108. Matthew continues thus:
And Jesus came into the coasts of Cæsarea Philippi; and He asked His disciples, saying, Whom do men say that I, the Son of man, am? And they said, Some say that You are John the Baptist; some, Elias; and others, Jeremias, or one of the prophets; and so on, down to the words,
And whatsoever you shall loose on earth shall be loosed in heaven. Mark relates this nearly in the same order. But he has brought in before it a narrative which is given by him alone—namely, that regarding the giving of sight to that blind man who said to the Lord,
I see men as trees walking. Luke, again, also records this incident, inserting it after his account of the miracle of the five loaves; and, as we have already shown above, the order of recollection which is followed in his case is not antagonistic to the order adopted by these others. Some difficulty, however, may be imagined in the circumstance that Luke's representation bears that the Lord put this question, as to whom men held Him to be, to His disciples at a time when He was alone praying, and when His disciples were also with Him; whereas Mark, on the other hand, tells us that the question was put by Him to the disciples when they were on the way. But this will be a difficulty only to the man who has never prayed on the way.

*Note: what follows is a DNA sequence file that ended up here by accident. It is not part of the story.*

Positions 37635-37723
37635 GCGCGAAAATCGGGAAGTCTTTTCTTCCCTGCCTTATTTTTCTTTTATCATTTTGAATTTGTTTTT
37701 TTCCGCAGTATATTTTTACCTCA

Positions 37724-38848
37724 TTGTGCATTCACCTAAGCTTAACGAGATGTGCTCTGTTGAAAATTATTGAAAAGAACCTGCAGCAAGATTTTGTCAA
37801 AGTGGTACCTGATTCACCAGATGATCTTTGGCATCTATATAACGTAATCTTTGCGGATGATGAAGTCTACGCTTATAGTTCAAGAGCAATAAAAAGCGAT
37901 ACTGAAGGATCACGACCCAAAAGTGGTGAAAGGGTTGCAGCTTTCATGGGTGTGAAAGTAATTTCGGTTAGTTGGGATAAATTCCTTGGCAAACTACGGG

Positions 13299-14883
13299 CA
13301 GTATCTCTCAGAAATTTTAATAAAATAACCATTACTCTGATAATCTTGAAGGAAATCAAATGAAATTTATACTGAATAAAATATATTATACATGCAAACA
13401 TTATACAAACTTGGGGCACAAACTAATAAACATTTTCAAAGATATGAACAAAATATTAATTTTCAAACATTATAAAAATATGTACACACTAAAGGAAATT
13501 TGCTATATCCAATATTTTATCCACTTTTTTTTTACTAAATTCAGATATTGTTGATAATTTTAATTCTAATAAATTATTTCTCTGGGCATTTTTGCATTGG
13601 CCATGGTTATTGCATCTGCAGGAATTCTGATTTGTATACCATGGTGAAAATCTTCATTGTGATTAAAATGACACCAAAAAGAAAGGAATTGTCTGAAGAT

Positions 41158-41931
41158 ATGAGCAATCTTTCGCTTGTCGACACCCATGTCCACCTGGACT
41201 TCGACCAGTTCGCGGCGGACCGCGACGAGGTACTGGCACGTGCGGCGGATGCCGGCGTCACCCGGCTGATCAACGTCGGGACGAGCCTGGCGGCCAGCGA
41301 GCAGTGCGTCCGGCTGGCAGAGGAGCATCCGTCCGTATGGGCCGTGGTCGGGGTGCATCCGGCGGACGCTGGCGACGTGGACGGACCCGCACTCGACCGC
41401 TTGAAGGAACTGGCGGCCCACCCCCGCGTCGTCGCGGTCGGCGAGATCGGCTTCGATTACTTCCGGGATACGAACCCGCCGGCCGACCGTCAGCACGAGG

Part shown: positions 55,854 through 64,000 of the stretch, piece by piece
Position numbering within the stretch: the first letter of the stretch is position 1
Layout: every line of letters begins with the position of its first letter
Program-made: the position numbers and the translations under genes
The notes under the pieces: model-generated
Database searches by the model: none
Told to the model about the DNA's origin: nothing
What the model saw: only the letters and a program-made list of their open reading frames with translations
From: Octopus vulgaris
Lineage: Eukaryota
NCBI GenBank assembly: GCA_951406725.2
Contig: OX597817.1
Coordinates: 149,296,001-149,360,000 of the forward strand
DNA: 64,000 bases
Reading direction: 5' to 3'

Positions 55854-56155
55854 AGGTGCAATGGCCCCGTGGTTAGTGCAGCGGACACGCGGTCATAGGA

109. I recollect having already stated that no one should suppose that Peter received that name for the first time on the occasion when He said to Him,
You are Peter, and upon this rock I will build my Church. For the time at which he did obtain this name was that referred to by John, when he mentions that he was addressed in these terms:
You shall be called Cephas, which is, by interpretation, Peter. Hence, too, we are as little to think that Peter got this designation on the occasion to which Mark alludes, when he recounts the twelve apostles individually by name, and tells us how James and John were called the sons of thunder, merely on the ground that in that passage he has recorded the fact that He surnamed him Peter. For that circumstance is noticed there simply because it was suggested to the writer's recollection at that particular point, and not because it took place in actual fact at that specific time.
Source. Translated by S.D.F. Salmond. From Nicene and Post-Nicene Fathers, First Series, Vol. 6. Edited by Philip Schaff. (Buffalo, NY: Christian Literature Publishing Co., 1888.) Revised and edited for New Advent by Kevin Knight. <http://www.newadvent.org/fathers/1602253.htm>.
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